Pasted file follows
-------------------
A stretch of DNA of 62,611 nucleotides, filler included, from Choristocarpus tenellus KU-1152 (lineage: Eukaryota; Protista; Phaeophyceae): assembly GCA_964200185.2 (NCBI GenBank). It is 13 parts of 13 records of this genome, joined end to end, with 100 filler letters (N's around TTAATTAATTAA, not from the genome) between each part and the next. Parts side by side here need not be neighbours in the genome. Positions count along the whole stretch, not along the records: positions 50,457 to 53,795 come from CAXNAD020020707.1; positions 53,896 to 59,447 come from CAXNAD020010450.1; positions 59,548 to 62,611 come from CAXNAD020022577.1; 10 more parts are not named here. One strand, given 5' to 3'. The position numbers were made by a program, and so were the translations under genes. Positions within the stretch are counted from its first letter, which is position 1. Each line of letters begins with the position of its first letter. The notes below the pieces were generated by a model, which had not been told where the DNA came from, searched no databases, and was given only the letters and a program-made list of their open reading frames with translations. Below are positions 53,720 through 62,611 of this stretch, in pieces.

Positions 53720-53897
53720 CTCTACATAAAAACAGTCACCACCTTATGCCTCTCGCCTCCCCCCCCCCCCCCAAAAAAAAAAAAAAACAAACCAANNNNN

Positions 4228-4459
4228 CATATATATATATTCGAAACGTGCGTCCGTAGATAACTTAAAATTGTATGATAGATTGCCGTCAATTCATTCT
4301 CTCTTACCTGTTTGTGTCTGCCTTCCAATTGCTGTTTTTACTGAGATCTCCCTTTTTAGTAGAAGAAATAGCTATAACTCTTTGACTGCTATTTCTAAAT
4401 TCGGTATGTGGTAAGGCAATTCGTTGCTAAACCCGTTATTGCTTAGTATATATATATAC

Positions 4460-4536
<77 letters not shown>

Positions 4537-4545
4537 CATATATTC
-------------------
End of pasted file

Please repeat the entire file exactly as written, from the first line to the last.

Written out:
A stretch of DNA of 62,611 nucleotides, filler included, from Choristocarpus tenellus KU-1152 (lineage: Eukaryota; Protista; Phaeophyceae): assembly GCA_964200185.2 (NCBI GenBank). It is 13 parts of 13 records of this genome, joined end to end, with 100 filler letters (N's around TTAATTAATTAA, not from the genome) between each part and the next. Parts side by side here need not be neighbours in the genome. Positions count along the whole stretch, not along the records: positions 50,457 to 53,795 come from CAXNAD020020707.1; positions 53,896 to 59,447 come from CAXNAD020010450.1; positions 59,548 to 62,611 come from CAXNAD020022577.1; 10 more parts are not named here. One strand, given 5' to 3'. The position numbers were made by a program, and so were the translations under genes. Positions within the stretch are counted from its first letter, which is position 1. Each line of letters begins with the position of its first letter. The notes below the pieces were generated by a model, which had not been told where the DNA came from, searched no databases, and was given only the letters and a program-made list of their open reading frames with translations. Below are positions 53,720 through 62,611 of this stretch, in pieces.

Positions 53720-53897
53720 CTCTACATAAAAACAGTCACCACCTTATGCCTCTCGCCTCCCCCCCCCCCCCCAAAAAAAAAAAAAAACAAACCAANNNNN

Positions 4228-4459
4228 CATATATATATATTCGAAACGTGCGTCCGTAGATAACTTAAAATTGTATGATAGATTGCCGTCAATTCATTCT
4301 CTCTTACCTGTTTGTGTCTGCCTTCCAATTGCTGTTTTTACTGAGATCTCCCTTTTTAGTAGAAGAAATAGCTATAACTCTTTGACTGCTATTTCTAAAT
4401 TCGGTATGTGGTAAGGCAATTCGTTGCTAAACCCGTTATTGCTTAGTATATATATATAC

Positions 4460-4536
<77 letters not shown>

Positions 4537-4545
4537 CATATATTC